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RBA Dry Sheet: December 2022


The 12 Traditions serve as a guideline to ‘Why It Works’, while the 12 Steps describe “How It Works’. Our manuals to progress are the Big Book and the 12 Traditions, but we also have The Concepts.

All of these labors of love put in books help define the internal operations of the 12-Step Programs, which sounds totally dry and dead to some impartial observers. But when a thing is life and death, it is anything other than boring (after all, boredom comes from a boring mind, right?).

Remember you are willing to go to any lengths.

So, since I am nothing like any kind of authority, I will just share with you my conception of what spiritual messages I resonated with in the Traditions. There was a number of takeaways that could require a tome, but here I would like to mostly focus on the traditions that were read in my very first meeting. These were the third in the fifth traditions and are highlighted in red below.

1. Our common welfare should come first; personal recovery depends upon AA unity (we either hang together or die alone).

2. For our group purpose, there is but one ultimate authority—a loving God as He may express Himself in our group conscience. Our leaders are but trusted servants; they do not govern.

3.The only requirement for AA membership is a desire to stop drinking.

4. Each group should be autonomous, except in matters affecting other groups or AA as a whole.

5.Each group has but one primary purpose: to carry its message to the alcoholic who still suffers.

6. An AA group ought never endorse, finance, or lend the AA name to any related facility or outside enterprise, lest problems of money, property, and prestige divert us from our primary purpose.

7. Every AA group ought to be fully self-supporting, declining outside contributions.

8. Alcoholics Anonymous should remain forever non-professional, but our service centers may employ special workers.

9. AA, as such, ought never be organized; but we may create service boards or committees directly responsible to those they serve.

10. Alcoholics Anonymous has no opinion on outside issues; hence the AA name ought never be drawn into public controversy.

11. Our public relations policy is based on attraction rather than promotion; we need always maintain personal anonymity at the level of press, radio, and films.

12. Anonymity is the spiritual foundation of all our traditions, ever reminding us to place principles above personalities.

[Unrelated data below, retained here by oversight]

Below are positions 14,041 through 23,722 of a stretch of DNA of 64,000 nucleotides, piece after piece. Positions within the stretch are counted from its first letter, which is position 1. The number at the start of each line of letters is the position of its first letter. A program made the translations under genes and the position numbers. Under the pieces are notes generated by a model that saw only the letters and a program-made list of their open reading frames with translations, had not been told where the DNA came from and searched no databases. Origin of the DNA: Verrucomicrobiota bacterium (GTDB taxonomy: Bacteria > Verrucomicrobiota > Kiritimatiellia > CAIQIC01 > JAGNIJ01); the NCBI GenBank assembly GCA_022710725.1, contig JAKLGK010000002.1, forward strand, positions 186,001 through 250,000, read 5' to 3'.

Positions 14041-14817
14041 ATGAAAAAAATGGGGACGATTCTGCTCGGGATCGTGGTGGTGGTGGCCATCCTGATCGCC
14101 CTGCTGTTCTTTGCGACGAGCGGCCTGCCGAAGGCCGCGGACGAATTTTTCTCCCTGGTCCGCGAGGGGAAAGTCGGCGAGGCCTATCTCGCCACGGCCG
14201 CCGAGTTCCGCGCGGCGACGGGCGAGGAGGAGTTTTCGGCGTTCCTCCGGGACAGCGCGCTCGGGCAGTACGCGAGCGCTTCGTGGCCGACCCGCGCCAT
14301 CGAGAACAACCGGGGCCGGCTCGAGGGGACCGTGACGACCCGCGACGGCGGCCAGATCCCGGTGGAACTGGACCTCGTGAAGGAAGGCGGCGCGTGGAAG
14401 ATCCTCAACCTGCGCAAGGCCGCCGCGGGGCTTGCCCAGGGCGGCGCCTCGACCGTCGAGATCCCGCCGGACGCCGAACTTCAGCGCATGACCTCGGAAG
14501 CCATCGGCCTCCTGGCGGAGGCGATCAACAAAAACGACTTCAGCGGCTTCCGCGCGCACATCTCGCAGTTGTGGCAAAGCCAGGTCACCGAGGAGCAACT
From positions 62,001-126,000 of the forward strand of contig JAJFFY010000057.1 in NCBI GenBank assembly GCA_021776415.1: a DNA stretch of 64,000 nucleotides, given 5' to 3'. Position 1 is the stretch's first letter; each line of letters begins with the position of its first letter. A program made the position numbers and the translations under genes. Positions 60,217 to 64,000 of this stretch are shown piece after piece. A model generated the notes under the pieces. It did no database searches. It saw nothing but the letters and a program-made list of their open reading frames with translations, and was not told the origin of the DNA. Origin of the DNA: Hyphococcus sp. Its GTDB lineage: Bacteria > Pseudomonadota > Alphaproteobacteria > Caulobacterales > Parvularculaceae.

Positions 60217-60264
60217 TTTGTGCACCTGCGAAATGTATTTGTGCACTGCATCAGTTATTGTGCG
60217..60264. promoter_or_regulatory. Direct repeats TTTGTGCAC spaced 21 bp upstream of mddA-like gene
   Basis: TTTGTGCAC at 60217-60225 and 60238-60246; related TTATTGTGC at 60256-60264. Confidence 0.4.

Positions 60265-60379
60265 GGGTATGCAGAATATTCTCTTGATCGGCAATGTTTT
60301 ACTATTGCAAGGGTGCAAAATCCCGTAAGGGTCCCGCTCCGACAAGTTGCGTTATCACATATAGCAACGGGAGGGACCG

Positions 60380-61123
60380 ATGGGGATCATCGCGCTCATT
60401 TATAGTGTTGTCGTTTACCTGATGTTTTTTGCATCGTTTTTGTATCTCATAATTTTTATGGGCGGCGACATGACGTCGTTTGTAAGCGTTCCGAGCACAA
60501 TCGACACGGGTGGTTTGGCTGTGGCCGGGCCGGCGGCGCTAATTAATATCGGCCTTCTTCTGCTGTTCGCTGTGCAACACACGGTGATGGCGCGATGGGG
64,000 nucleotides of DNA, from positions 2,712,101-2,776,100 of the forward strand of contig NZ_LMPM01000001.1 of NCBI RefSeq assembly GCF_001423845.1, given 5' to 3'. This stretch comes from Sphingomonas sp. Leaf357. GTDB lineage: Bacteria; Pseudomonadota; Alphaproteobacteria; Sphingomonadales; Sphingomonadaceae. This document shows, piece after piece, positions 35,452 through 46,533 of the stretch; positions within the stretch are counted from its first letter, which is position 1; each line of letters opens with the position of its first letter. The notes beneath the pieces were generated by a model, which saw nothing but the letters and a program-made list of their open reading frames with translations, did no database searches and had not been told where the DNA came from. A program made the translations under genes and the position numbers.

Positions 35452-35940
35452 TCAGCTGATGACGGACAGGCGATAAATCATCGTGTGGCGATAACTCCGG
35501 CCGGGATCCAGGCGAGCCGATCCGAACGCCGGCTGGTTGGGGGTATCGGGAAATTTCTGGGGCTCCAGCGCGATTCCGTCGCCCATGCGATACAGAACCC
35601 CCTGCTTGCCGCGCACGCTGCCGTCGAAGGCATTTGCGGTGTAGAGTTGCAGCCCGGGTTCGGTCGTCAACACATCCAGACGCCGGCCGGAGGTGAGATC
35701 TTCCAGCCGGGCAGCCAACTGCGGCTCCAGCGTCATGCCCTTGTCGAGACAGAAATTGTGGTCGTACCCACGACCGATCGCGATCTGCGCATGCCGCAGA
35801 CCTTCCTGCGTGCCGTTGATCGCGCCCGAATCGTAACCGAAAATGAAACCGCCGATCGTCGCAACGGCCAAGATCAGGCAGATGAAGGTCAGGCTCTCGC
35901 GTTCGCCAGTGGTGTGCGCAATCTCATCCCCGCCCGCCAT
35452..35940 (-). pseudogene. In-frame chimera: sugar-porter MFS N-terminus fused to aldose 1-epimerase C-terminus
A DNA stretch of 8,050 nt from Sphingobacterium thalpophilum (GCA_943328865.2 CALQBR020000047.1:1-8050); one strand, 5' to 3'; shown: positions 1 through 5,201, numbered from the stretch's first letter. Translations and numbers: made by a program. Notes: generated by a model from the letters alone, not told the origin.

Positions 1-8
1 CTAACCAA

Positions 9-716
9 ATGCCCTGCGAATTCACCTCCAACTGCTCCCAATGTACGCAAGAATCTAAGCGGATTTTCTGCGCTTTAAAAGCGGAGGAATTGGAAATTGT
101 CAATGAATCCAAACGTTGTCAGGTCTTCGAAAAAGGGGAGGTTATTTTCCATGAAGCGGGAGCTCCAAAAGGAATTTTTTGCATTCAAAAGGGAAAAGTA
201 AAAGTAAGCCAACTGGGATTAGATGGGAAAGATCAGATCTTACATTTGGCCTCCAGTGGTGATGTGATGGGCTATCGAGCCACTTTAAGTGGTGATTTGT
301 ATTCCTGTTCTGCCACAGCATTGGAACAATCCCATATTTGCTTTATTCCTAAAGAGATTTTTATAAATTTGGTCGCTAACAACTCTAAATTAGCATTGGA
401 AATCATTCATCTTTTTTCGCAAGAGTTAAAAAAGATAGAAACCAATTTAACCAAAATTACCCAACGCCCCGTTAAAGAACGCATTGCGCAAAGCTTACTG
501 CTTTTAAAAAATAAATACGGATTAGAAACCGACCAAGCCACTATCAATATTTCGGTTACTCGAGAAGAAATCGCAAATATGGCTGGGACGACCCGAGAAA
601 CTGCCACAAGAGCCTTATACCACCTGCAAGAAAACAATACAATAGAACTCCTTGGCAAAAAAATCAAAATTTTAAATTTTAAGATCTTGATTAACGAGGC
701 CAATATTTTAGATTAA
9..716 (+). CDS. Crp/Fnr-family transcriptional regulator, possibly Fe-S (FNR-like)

When I heard that the only requirement for membership was a desire to stop drinking, I heard it as a welcoming beacon of love and acceptance. No one had to be ‘good enough’ and in the reading of How It Works, I heard ‘progress not perfection’ as an echo of this Tradition.

The Fifth Tradition reading made me feel like no one was out to ‘get’ something from anybody. They didn’t want my body, money, or reputation. In fact, who would have wanted any of it anyway? I was sick and smelled like a rotten brewery, spent all my money on alcohol, and was an ex-con as a ‘reputation’. But I was welcomed with smiles, laughter, handshakes and hugs. I saw my conception of what Christianity was really supposed to look like. No racism, sexism, moneyism, statusism, or any other ism. Yeah, I had to make up a couple words there, but you get my drift. Old ideas began to die.

Were it not for hearing these Traditions, my awareness of what I was hearing in that first meeting would have been ‘shields up!’ and defensive. You can always tell an Alcoholic, but you can’t tell ‘em much would have dominated my consciousness.

“LOVE ONE ANOTHER” was on a wooden plaque, too, and I was ‘getting it’. Not only that, but I saw another sign that reminded me of my baby picture that my grandmother had on top of her TV.

She died before I sobered up. Her last memory of me was my standing next to her deathbed in the hospital. I had a chain around my waist which was looped through the black box that held my handcuffs. My prison attire and the big guard hovering close by was kinda ‘impressive’. Grandma looked quite disappointed. I hope she peeks in at my life from time to time. I’m not perfect by any means, but I’ve been out of prison for 32 years and sober that long, too.

I implore that you not only read the Big Book, but STUDY IT. Same with the 12 & 12. I can guarantee any open-minded reader will discover things about what makes people tick…especially alcoholic people. Aristotle said the unexamined life is not worth living. Examining our wounds and resentments hurt, but cleaning out a wound is needed for healing. Forgive yourself and others. Dump all the resentments.

Maybe go find a Big Book study Group. Pray and meditate on every single word, sentence, paragraph and chapter you read. Doors will open in your mind to greater love and understanding. If you have turned your will and life over to God, then everything you have is no longer yours. It belongs to God. So ask God about it all. Your will and life needs direction and if it ain’t Higher Powered, it’s lower-powered. Simple, but not always easy. Indeed, we are more than our mugshot.

There is One who has all power, that One is God. Don’t quit before the miracle happens. Wounded people wound people, but healed people heal people. No healed person forgets their wounds. But we stop shooting our wounded through forgiveness. Short and sweet. The Program is about LOVE.

-Timothy C

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